The year in the market

Golden oldies and small-space blues


With sweeping political changes in the UK and the US contributing to a jittery global economy, market watchers were surprised—occasionally elated—to see that sales of art not only halted their 2015 slide but reversed in many categories. As dealers step up their digital game to better exploit the online bazaar and auction houses refine their operations and marketing, bullishness is in the air. But when gains at the top end obscure the broader base below, is the growth sustainable?

Old is new

It is a golden age for artists in their golden years. Driven by a backlash against untested youngsters, dealers and collectors alike have discovered a newfound respect for their elders. Carmen Herrera, Rose Wylie, Betty Tompkins, Melvin Edwards and Geta Bratescu are just a few 70-plus artists who have seen renewed curatorial and commercial success in 2017. Cynics might note that decades of work multiplied by years of undervaluation is an attractive equation for profit, but it is still satisfying to see long-toiling artists finally getting a measure of their due.

Sales rebound, if selectively

The auction market’s 2015 downturn, after which auction houses busied themselves with private deals, now looks more like a blip, with 2017 seeing an all-time record price ($450m for Leonardo’s Salvator Mundi at Christie’s New York in November) and a record for a contemporary artist ($110.5m for Jean-Michel Basquiat at Sotheby’s New York in May), an uptick in buying from Europe and Japan, and strong totals in the Impressionist and Modern category. Pressed by increasingly informed buyers for fresh surprises each season, the top three auction houses have edged back into offering guarantees to secure prime material—a practice that can pump prices to bursting and eat into profits. The risks seem worth the rewards once again.

Jean-Michel Basquiat's Untitled (1982), which sold for $110.5m at Sotheby’s. Sotheby’s Sotheby's

Davids vs Goliaths

News of David Zwirner and Hauser & Wirth galleries expanding into Asia threw into sharper relief the accelerated pace of closures among small to mid-sized galleries. In New York, they included Murray Guy, Andrea Rosen and Feuer/Mesler; in London, Vilma Gold, Ibid and Limoncello. Berlin lost Silberkuppe and Micky Schubert; Istanbul lost Rampa; and in Shanghai, Leo Xu is abandoning his critically lauded gallery to lead—guess what?—Zwirner’s Hong Kong outfit. With art fairs reconsidering what constitutes a gallery, it is clear the traditional physical model no longer suits the demands or pace of the market. Vanessa Carlos, of London’s Carlos/Ishikawa, this year expanded Condo—a kind of gallery exchange programme—while Wendi Norris, in San Francisco, is trading white cube for carte blanche, organising international pop-up projects with her artists. We will see in 2018 who gets the new model right.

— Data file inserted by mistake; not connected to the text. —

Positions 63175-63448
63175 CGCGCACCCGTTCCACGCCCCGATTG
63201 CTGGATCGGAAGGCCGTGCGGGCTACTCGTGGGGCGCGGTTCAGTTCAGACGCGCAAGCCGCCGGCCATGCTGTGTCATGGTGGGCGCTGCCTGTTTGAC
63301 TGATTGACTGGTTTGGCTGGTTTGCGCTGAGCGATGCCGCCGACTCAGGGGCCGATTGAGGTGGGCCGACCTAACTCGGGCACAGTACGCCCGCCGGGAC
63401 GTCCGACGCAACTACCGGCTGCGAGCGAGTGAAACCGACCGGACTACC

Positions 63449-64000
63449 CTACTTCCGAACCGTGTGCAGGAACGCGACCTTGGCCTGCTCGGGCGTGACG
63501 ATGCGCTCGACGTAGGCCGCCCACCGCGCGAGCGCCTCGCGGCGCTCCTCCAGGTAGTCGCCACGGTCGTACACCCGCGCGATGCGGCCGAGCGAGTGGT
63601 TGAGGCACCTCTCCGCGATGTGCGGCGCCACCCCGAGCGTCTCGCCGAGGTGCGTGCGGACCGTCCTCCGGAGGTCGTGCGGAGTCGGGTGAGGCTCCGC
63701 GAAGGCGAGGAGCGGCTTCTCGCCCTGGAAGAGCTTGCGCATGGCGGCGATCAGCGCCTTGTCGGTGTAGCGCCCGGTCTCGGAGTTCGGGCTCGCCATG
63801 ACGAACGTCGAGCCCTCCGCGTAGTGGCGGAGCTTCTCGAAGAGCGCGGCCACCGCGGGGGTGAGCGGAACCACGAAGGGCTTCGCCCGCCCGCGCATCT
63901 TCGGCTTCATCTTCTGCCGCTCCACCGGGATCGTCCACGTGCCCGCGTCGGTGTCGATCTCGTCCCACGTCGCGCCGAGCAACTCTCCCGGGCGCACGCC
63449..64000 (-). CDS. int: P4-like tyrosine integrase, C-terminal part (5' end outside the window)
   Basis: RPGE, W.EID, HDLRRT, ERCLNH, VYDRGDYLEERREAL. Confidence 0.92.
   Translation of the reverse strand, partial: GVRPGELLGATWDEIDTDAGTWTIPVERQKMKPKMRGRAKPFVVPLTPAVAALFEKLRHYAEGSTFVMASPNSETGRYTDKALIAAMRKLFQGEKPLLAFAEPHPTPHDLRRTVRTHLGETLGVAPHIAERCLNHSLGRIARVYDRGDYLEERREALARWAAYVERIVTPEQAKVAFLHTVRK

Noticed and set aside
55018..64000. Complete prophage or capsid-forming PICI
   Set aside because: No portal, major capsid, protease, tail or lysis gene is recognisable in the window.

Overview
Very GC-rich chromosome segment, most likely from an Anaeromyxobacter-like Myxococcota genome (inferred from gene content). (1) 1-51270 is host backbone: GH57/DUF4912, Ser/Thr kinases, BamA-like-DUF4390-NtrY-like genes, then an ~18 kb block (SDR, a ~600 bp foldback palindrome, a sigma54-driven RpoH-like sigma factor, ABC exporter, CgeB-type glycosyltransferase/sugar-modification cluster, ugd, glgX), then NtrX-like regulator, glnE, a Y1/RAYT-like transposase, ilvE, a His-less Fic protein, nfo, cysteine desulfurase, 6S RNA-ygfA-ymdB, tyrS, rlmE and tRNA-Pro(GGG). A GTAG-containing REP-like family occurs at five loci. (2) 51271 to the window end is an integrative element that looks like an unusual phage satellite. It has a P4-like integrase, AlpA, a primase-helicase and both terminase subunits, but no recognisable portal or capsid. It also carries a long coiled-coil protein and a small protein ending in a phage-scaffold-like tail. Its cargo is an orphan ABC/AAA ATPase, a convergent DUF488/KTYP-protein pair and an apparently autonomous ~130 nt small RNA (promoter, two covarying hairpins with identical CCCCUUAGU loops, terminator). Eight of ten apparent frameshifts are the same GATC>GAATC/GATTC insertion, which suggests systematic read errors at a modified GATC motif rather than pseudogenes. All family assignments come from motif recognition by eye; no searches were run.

Sites to behold

With a few casualties in the online selling space early this year, consolidation of the main players continues, cleaving along the lines of the better capitalised startups (such as Artsy, which announced an additional $50m in funding in July) gaining in visibility and the establishment finally catching up. With auctioneers and dealers seeing success in selling lower-value items such as prints, photographs and design online, the internet may prove a fertile ground to replace some of the mid-level art and antiques trade that formerly occurred at Christie’s South Kensington, which closed over the summer, despite profitability.

The auction market's 2015 downturn now looks more like a blip

Confidence game

As demonstrated by lawsuits brought this year by buyers who claim that a work they received (or did not) was not as represented by the seller, trust is a big issue—so much so that Art Basel issued new exhibitor regulations spelling out gallery best practices, and Sotheby’s late last year acquired a forensics firm to prevent a repeat of the $10m refund it paid on a fake Frans Hals. Whether it is buyers blindsided by undisclosed commissions and kickbacks to third parties, potential bidders turned off by the opacity of auction guarantees, cybercriminals targeting art transactions, or questions regarding authentication and provenance (particularly those from locations where fakers prosper), the need to shore up trust is one thing the trade can agree on—just not on how.